The B (Red) Line has always been the busiest line in our transit network. On an average weekday, the B Line has about 75,000 boardings. Together with the D (Purple) Line, which shares some of the same track, the B Line has seen more than 400 million boardings over the past decade. Today, however, subways are ubiquitous. Nobody bats an eye.
Before the first 4.4-mile segment of the Red Line debuted in 1993 between Union Station and MacArthur Park, the idea of underground rail in Los Angeles most definitely raised eyebrows. After all, Angelenos had never had a modern subway before. Would the new system be safe? Would it hold up in an earthquake? Would it be fast and compelling enough to lure Angelenos from their cars?
The leaders of Metro’s predecessors, the Southern California Rapid Transit District (SCRTD) and the Los Angeles County Transportation Commission (LACTC), were determined to assuage the public’s concerns. They put out informational videos, like the one below, demonstrating how the new system would work for millions of would-be riders. Safety from natural disasters was a top priority, and the engineers had planned for everything. Seismically-reinforced tunnels, fire-resistant vehicles, emergency sprinklers. You name it. The Red Line could weather an apocalypse.
Yet even if the new subway’s engineering was state-of-the-art, the L.A. region was a driving city. The streetcars were long gone, the Blue Line was in its infancy. You had to give people good reasons to get them out of their cars.
To drum up excitement for the new subway, SCRTD initiated a public art element. Officials dedicated .05% of the capital project budget for public artworks in each station. This was considered a huge sum at the time.Each station was envisioned as an underground gallery that channeled a unique sense of place (such as Stephen Antonakos’ 12 neon sculptures that paid homage to the first neon-illuminated building in Pershing Square, or Roberto Gil de Montes’s allegorical triptych describing the descent underground at the 7th Street/Metro Center Station). Art was also regarded as a social salve that could discourage litter and vandalism. “If we can get people to better respect these stations,” one commissioner remarked, “the money for public art will be well spent.”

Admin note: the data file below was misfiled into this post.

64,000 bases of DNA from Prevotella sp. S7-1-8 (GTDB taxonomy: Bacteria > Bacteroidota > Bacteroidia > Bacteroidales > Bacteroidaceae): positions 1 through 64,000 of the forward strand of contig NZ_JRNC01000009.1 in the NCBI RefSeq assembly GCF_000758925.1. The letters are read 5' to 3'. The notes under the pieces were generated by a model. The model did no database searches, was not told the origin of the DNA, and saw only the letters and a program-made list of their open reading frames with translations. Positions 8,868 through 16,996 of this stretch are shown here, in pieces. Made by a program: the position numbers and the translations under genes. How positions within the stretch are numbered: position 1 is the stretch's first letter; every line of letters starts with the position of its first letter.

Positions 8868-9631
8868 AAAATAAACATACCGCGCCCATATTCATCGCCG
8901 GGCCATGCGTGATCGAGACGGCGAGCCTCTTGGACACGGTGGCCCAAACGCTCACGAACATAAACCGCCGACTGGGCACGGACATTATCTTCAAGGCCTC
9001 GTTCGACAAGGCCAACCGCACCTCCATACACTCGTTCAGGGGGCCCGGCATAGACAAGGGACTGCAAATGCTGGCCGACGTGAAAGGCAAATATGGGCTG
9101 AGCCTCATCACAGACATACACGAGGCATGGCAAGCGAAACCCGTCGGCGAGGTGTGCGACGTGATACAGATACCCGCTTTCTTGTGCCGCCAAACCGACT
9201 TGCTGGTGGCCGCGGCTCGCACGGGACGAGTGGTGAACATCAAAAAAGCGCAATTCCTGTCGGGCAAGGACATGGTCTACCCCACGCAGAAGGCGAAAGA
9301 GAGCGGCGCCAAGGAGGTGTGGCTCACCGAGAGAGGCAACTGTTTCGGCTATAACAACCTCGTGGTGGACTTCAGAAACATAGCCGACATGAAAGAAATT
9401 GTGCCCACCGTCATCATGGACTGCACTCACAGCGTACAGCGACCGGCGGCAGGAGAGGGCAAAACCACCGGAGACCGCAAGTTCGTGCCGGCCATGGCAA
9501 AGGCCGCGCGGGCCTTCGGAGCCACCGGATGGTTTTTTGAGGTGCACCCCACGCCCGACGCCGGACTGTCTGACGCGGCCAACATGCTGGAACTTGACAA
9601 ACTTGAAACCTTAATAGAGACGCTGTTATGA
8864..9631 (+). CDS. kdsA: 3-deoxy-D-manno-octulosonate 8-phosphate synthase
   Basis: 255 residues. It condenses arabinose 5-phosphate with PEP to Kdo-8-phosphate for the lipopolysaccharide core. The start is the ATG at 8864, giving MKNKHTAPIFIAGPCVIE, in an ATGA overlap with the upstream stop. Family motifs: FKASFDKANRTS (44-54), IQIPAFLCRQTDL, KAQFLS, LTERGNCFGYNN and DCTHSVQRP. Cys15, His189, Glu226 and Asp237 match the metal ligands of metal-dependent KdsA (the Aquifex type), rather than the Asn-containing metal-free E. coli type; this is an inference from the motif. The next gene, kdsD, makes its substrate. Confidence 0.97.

None of this should make you believe that building the Red Line was easy. It took 6.5 years to complete the first segment, which cost $330 million per mile. But for many Angelenos, it was worth the wait. More than 52,800 people rode on the first day. Over 91,000 people rode it on the second day. By April 1, 1993, the Red Line had welcomed its millionth passenger. The lucky rider was honored with $100 worth of tokens (this was pre-TAP) and a gift certificate to Langer’s Deli, which had seen pastrami sales triple thanks to its proximity to the MacArthur Park/Westlake Station.
Equally important, the Red Line inspired awe among its first riders. “For now, the novelty of the Red Line seems to have created a jovial atmosphere,” the Los Angeles Times reported in February 1993, nearly a month after it opened. Unlike the New York City subway, where people were accustomed to avoiding eye contact, Angeleno riders “are still intrigued enough by their new surroundings that they have yet to develop the surly exterior of commuters whose only concern is to get quickly from here to there.”
This sense of awe extended to the trains themselves. When the Red Line debuted, keeping the sleek Italian-made subway cars clean and pristine was all-important. If riders didn’t feel comfortable descending into the stations, LA’s bet on rail would be worthless. So Metro invested in an ambitious cleaning campaign, preparing for the worst. Despite their concerns, however, there was little to clean, especially during those first months. Two instances of graffiti. Some gum. Some stains and candy wrappers. Angelenos seemed to take pride in their brand new ride.
So here we are, 30 years later. The Red Line is now officially known as the B Line and continues beyond MacArthur Park; by the year 2000 it had been extended all the way to North Hollywood. There have certainly been new challenges — the COVID-19 pandemic, the increase in our region’s unhoused population. We’re working to make our entire system feel safer and more comfortable for everyone. Read more about those efforts here.
Still, we can’t overstate the Red Line’s significance to our mission. The Red Line introduced a new mode of transportation to a city designed for driving. It was a proof of concept that local rail can work in Los Angeles in spite of claims that it couldn’t be done. It was a critical step toward the brighter, fairer, and cleaner future that inspires everything we do.